The average inventory balance is thereby used to fix the timing misalignment. However, there is usually no material impact on the completed model if the ending balance of inventory is used in lieu of the average balance, although there can be outliers, which would be signified by substantial differences between a company’s inventory balance.

What is a Good Inventory Days?

Since the inventory days KPI tracks the time required by a company to sell through its inventories, companies strive to reduce the number of days in which inventory is kept on hand before being sold, i.e. they aim for quicker cycles of inventory orders.

  • Low Inventory Days: High Near-Term Liquidity and More Cash on Hand
  • High Inventory Days: Less Near-Term Liquidity and Reduced Cash on Hand

Otherwise, the company’s inventory is waiting to be sold for a prolonged duration – which at the risk of stating the obvious – is an inefficient situation to be in that management must fix.

Whether drastic measures are required or not is dictated by the circumstances at hand. But at a bare minimum, the management team (and supporting team) should spend time researching the following:

  1. Cause of the Inventory Build-Up
  2. Target Customer Profile Research and Current (or New) Spending Patterns
  3. Market Demand Analysis and Segmentation
  4. Industry Trends and Risks
  5. Competitor Offerings

If the time needed by a company to sell through its inventory is higher than comparable companies operating in the same industry, that is a potential red flag that adjustments to the current business model and inventory management practices might be necessary.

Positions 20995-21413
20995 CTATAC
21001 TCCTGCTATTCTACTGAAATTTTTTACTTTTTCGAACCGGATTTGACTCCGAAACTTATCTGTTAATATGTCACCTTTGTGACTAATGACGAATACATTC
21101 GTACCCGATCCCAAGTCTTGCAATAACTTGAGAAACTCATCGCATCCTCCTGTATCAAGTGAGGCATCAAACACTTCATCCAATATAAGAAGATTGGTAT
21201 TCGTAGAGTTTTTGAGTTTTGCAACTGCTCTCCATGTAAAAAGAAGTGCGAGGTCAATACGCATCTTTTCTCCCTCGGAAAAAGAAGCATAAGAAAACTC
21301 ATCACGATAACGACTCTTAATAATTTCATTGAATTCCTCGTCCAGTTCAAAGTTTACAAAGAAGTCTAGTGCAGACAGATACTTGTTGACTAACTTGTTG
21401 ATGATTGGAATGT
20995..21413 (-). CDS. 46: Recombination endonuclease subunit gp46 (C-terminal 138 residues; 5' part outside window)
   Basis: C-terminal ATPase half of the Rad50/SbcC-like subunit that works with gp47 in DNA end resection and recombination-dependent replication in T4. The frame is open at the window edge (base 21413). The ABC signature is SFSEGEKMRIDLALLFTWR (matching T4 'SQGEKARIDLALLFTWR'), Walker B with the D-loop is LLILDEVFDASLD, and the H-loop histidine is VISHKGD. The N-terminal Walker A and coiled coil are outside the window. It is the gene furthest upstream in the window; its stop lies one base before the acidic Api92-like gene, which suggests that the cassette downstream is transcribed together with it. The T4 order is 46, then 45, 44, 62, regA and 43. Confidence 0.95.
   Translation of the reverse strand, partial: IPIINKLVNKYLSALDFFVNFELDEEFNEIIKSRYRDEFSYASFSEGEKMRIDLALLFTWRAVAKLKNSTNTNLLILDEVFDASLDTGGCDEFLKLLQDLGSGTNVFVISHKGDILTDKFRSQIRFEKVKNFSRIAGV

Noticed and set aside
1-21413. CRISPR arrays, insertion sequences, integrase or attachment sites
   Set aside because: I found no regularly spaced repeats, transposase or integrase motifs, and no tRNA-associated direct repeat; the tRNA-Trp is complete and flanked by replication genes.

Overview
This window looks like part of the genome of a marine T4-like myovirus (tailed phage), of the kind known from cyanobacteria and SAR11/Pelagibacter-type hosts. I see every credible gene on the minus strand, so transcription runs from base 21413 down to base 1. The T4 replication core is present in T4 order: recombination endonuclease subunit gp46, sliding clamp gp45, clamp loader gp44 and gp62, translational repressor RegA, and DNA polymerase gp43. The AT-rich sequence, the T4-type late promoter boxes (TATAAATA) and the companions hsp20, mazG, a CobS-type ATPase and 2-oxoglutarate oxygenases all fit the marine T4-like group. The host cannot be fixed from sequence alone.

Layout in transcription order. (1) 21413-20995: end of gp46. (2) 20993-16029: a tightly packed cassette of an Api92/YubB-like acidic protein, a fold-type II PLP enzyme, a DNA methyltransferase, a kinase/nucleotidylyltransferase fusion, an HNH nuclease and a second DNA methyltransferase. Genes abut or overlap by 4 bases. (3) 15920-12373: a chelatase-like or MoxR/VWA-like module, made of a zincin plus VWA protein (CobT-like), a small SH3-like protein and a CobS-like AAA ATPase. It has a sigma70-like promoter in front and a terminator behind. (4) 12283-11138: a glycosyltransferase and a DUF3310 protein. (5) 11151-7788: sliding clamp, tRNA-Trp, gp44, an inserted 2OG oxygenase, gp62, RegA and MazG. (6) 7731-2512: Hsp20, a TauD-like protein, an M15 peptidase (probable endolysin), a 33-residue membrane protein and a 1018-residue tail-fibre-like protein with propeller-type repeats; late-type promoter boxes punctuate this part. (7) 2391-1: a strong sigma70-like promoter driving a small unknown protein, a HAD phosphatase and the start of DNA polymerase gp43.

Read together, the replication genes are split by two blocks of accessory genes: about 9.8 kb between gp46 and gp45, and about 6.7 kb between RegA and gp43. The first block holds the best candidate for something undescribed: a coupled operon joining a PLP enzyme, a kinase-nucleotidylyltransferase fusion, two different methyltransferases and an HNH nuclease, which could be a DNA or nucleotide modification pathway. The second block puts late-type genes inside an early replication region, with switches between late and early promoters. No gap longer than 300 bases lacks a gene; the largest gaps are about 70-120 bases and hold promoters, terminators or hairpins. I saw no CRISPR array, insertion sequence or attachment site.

One mistake to avoid, however, is to compare the inventory days of companies in completely different industries, as that would be an unfair comparison where the interpretation is likely to be incorrect (i.e. “apples-to-oranges”).

In the best-case scenario, no further action might be necessary, as the accumulation of inventory could be a byproduct of targeting a niche customer segment and operating in a cyclical market that balances out over the long run.

  • Scenario 1: For example, a high-end luxury retailer selling products at very high price points is likely not to be too concerned if their inventory on hand is increasing, especially if the economy is on the verge of entering a recession and revenue figures are stable, i.e. the reduced demand is cyclical and part of the long-term business model.
  • Scenario 2: In contrast, a low-end clothing retailer targeting a far broader market, i.e. low to middle class consumers, with inventory days expanding substantially would be of greater concern. This retailer, compared to the prior example, is more likely to view the trend as an urgent signal to regroup internally and adjust their current spending (and growth) strategies.

Inventory Days Calculator

We’ll now move on to a modeling exercise, which you can access by filling out the form below.


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Step 1. Historical Inventory Days Calculation Example

Suppose you’re tasked with forecasting a company’s ending inventory for a five-year period given the following historical data.

Historical Data 2020A 2021A 2022A
Cost of Goods Sold (COGS) ($80 million) ($100 million) ($140 million)
Inventory $10 million $12 million $15 million